What Does Write Off Mean On A Credit Report
What does it mean when I see that a debt has write off on my credit report?
My name’s Mike Ziegler. I’m the managing attorney for the Debt Fighters. We’re a Florida law firm committed to helping consumers eliminate serious debt.
A very common question that I get is I meet with the consumer and they’re reviewing their credit report and they see the term write off next to the information about the debt. And very commonly looking at that notation, the consumer is of the impression that they’re no longer responsible for the debt. So I’m here today with some bad news. When you see the term write off, that doesn’t mean that the debt has gone away. All that really means is that the lender has taken the debt from the asset column of their balance sheet to the deficit column. It’s now a liability to them because they see that it has not been paid and it’s out of payment regularity. So just because the debt says, write off, that doesn’t mean that the obligation has gone away. That doesn’t mean that you can’t be collected upon. That doesn’t mean that you can’t be sued for the balance.
How long will you see write off on your credit report and how long can be collectible? So keep in mind that the timeline for how long something can show on your credit report is different than the timeline for what’s called the statute of limitations. So under Florida law and the law of every state, there are certain limitations period for how long a creditor can sue on a debt. So for example, in Florida, on a written contract, the statute of limitations is five years. So from the last payment, generally, the creditor has five years to be able to sue you on the balance. Mortgages are more complicated, but I’ll save that for another day.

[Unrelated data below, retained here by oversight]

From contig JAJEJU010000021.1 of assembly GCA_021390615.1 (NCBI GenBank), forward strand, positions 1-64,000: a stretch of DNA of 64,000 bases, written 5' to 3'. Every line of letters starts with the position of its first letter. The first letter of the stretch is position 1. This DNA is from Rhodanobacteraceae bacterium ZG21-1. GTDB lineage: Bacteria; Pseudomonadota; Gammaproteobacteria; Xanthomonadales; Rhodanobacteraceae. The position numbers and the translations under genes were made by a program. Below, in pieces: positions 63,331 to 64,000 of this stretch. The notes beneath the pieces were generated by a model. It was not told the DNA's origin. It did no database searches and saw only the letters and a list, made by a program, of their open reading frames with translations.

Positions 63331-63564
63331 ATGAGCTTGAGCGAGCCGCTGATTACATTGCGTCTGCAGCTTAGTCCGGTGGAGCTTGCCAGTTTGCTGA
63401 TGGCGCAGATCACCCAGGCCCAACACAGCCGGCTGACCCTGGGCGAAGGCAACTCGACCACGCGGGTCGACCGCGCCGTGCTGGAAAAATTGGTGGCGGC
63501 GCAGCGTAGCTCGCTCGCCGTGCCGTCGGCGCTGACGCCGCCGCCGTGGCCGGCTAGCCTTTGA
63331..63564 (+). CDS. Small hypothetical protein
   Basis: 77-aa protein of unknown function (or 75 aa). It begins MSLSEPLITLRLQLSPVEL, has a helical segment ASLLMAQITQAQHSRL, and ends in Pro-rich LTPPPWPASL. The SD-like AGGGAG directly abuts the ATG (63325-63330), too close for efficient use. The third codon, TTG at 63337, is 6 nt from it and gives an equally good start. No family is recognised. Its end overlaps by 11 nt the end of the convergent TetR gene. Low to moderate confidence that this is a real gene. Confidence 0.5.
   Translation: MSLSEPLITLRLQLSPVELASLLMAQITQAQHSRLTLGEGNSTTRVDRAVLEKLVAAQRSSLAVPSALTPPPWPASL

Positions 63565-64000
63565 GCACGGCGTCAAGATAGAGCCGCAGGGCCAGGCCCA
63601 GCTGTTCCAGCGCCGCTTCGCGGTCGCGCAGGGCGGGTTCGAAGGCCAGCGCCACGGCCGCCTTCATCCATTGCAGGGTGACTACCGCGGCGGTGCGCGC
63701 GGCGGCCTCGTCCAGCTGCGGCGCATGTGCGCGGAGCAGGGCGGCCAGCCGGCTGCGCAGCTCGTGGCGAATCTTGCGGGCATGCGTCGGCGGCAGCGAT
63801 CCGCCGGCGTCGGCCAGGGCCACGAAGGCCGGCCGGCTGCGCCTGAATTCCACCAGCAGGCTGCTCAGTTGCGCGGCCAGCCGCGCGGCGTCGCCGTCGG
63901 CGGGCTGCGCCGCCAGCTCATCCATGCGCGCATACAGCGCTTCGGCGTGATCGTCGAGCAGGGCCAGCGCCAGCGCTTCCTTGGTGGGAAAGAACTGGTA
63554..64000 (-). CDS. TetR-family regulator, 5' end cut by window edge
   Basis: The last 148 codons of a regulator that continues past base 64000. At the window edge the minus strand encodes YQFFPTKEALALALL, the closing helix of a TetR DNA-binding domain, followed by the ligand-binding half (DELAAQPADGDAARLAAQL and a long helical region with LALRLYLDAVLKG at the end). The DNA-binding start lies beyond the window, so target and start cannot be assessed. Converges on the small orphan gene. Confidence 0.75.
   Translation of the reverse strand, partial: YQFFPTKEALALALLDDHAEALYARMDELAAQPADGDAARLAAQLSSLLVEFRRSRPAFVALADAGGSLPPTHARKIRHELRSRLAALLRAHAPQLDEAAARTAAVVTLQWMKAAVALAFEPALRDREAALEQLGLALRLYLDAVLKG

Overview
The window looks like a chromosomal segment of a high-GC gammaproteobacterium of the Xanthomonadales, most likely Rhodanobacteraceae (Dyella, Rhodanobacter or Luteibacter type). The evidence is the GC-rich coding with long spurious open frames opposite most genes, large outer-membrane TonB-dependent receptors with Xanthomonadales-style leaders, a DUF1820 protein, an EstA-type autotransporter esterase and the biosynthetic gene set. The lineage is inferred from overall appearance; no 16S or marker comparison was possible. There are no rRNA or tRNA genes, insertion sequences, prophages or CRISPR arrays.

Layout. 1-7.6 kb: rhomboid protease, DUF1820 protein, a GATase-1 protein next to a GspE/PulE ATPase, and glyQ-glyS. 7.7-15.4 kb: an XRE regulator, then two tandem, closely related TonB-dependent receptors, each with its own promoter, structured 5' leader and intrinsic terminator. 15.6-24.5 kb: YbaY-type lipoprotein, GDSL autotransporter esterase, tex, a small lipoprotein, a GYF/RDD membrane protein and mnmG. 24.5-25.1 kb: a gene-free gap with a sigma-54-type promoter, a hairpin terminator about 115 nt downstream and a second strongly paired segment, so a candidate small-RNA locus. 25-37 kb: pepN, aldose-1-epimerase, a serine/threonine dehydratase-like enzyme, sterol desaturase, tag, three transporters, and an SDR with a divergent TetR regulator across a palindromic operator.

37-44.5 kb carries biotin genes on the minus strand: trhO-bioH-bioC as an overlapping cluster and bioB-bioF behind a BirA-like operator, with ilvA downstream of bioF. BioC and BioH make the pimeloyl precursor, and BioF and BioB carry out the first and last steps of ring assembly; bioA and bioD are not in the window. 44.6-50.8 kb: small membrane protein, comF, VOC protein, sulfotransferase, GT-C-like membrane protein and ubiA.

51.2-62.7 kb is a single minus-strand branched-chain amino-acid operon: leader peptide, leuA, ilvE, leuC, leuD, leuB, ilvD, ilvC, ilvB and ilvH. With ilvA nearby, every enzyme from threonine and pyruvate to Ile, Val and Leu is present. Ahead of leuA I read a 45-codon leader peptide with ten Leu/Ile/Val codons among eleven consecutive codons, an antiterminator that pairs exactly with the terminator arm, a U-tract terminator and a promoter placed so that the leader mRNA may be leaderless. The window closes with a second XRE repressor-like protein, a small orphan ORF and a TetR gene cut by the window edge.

Now, after that five years has expired, that doesn’t mean that the debt has gone away. It just means that you can’t be sued on the balance. Now, the timeline for how long a debt can be reported to on credit is different. The timeline for credit reporting is generally seven and a half years on a revolving credit line, which is usually like a credit card, and most other debts you’re going to see. So it is possible that a debt will be reporting on credit for longer than the period of time that the creditor can sue you on the balance. So if you’re seeing write off debts, even if that has been on your credit report for five years or more, that may be perfectly valid credit reporting, even though that’s been a little bit of longer time period.
Now, that’s not to say that you shouldn’t have your antennas up because quite often with debt that’s that old. The debt at some point, it’s going to be resold to a new company and in some instances, what debt buyers will do is something called debt reagent, where they will start to report the debt at the time that they acquired the loan. And they’ll treat that as the beginning of their seven and a half year period instead of the time when you first fell behind. So it’s perfectly reasonable and appropriate to keep your antennas up and review your credit report in detail to make sure that you’re not being held responsible for something that’s too old to report on your credit report.
If you have questions about debts that are showing on your credit report as written off, if you’re wondering about whether the credit reporting is accurate, and whether there is underlying way of resolving the debt itself, so you don’t have to have it in your mind, then I encourage you to contact my office for a complimentary consultation with one of our experienced attorneys.
Call Now for a Free Case Evaluation
Clearwater: (727) 538-4188 | Tampa: (813) 225-3111